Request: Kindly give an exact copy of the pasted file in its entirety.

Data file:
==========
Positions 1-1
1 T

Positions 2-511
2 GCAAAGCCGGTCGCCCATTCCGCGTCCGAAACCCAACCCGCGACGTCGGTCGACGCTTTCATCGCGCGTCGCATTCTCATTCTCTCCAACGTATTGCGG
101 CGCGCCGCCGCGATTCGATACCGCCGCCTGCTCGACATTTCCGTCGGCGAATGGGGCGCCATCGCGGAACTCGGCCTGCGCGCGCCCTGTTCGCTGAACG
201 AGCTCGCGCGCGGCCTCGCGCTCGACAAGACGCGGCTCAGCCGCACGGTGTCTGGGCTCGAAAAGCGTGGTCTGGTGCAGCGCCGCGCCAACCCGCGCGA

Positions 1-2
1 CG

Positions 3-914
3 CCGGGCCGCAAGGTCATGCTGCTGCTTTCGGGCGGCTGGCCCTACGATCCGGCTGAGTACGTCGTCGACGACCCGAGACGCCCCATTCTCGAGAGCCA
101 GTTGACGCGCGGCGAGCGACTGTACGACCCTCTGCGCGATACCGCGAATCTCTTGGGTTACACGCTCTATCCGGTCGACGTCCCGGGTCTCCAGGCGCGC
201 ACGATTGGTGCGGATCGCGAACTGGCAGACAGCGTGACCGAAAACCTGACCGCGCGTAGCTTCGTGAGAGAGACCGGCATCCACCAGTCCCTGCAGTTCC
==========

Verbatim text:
Positions 1-1
1 T

Positions 2-511
2 GCAAAGCCGGTCGCCCATTCCGCGTCCGAAACCCAACCCGCGACGTCGGTCGACGCTTTCATCGCGCGTCGCATTCTCATTCTCTCCAACGTATTGCGG
101 CGCGCCGCCGCGATTCGATACCGCCGCCTGCTCGACATTTCCGTCGGCGAATGGGGCGCCATCGCGGAACTCGGCCTGCGCGCGCCCTGTTCGCTGAACG
201 AGCTCGCGCGCGGCCTCGCGCTCGACAAGACGCGGCTCAGCCGCACGGTGTCTGGGCTCGAAAAGCGTGGTCTGGTGCAGCGCCGCGCCAACCCGCGCGA

Positions 1-2
1 CG

Positions 3-914
3 CCGGGCCGCAAGGTCATGCTGCTGCTTTCGGGCGGCTGGCCCTACGATCCGGCTGAGTACGTCGTCGACGACCCGAGACGCCCCATTCTCGAGAGCCA
101 GTTGACGCGCGGCGAGCGACTGTACGACCCTCTGCGCGATACCGCGAATCTCTTGGGTTACACGCTCTATCCGGTCGACGTCCCGGGTCTCCAGGCGCGC
201 ACGATTGGTGCGGATCGCGAACTGGCAGACAGCGTGACCGAAAACCTGACCGCGCGTAGCTTCGTGAGAGAGACCGGCATCCACCAGTCCCTGCAGTTCC